And, to be honest, we were all happy. It was a great, much needed getaway, since we always need to stay close to home for Livvy.
That alone time with Eva is priceless and hopefully we are creating some amazing memories for her amidst all of this tragedy. Ways in which she will look back and only remember these great moments being seen, heard and loved just as much as her medically fragile sisters.
A few months ago, we were approached by Make-A-Wish Arizona to see if we would interested in sharing Livvy’s wish (her swingset) in a video that would be played at their biggest fundraiser of the year, the Wish Ball.
If I’ve learned anything from this journey so far it’s that sharing our story can only help others. We said yes, filmed it in our backyard with the girls and below is the final product which was played during live auction and Fund-A-Wish portion of the evening at Wish Ball this Saturday.
After this moment, records were broken. The Wish Ball raised more money that evening than they ever have before. And we are so honored to say that Livvy was a part of that. That her story is now helping other children get their wishes granted.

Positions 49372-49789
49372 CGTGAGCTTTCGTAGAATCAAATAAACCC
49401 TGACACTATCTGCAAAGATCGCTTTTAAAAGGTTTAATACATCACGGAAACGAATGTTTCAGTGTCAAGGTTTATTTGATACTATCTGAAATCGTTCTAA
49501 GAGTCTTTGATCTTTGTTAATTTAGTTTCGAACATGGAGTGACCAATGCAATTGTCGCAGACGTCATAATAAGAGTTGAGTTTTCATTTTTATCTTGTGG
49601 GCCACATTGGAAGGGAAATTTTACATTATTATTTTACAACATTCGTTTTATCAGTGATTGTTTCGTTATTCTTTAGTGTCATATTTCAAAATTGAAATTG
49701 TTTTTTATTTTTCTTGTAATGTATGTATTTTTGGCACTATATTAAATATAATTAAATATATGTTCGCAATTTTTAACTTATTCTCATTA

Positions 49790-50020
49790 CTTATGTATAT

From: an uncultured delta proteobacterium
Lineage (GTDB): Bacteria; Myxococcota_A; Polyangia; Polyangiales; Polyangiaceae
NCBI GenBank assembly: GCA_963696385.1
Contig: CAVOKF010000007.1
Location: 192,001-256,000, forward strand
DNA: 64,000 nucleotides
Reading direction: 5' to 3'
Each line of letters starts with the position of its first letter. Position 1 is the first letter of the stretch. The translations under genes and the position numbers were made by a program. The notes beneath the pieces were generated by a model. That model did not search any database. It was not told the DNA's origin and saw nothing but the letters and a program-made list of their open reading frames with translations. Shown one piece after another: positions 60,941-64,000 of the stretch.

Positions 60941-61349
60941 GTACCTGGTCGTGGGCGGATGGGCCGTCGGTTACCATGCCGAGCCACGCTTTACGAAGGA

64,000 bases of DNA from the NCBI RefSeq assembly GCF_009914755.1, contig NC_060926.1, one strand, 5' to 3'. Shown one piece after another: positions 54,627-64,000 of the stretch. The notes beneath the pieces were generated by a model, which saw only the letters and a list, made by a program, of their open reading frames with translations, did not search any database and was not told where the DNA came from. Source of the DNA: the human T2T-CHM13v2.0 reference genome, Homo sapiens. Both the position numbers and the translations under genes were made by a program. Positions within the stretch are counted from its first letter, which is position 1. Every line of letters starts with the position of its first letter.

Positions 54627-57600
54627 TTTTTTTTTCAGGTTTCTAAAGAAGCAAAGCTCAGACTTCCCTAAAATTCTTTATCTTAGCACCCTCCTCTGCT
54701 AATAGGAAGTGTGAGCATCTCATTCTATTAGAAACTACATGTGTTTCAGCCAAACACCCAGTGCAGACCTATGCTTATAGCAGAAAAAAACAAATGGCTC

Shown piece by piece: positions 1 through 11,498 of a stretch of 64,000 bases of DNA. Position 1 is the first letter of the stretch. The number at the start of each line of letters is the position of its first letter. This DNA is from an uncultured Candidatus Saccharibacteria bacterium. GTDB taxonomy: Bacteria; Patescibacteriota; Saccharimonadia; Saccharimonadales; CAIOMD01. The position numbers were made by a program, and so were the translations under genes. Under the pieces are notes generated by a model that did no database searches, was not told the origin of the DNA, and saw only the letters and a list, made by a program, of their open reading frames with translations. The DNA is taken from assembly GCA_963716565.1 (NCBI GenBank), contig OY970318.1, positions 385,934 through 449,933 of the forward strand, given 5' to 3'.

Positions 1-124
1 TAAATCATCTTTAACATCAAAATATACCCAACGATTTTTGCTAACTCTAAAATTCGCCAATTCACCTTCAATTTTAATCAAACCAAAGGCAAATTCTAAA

Last year after we returned from Italy for Keira’s treatment we were connected with a non-profit organization called Sparrow Clubs USA which is based in Oregon but getting into the Arizona market and looking for a family – in particular a child with medical needs like Livvy – to partner with as they launched their first Sparrow Club at Hamilton High School in Chandler, AZ.
After hearing the story of how Sparrow Clubs began and what it does for high school students, as well as families who have children with extreme medical needs, it was a no brainer that we wanted Livvy to be part of the impact it would make on our local community.
To put it simply: “Sparrow Clubs exist to set the stage for simple, yet heroic, acts of kindness in schools and youth culture by empowering kids to help kids in medical need.” And as Matt Sampson (the Executive Director of Sparrow Clubs) and their community partner Amy Anderson of Black Rock Coffee explained, Hamilton High would adopt Livvy as their first “sparrow”, the entire student body would do up to 300 hours of any kind of community service work and as they did so it would unlock the funds that Black Rock Coffee donated for Livvy.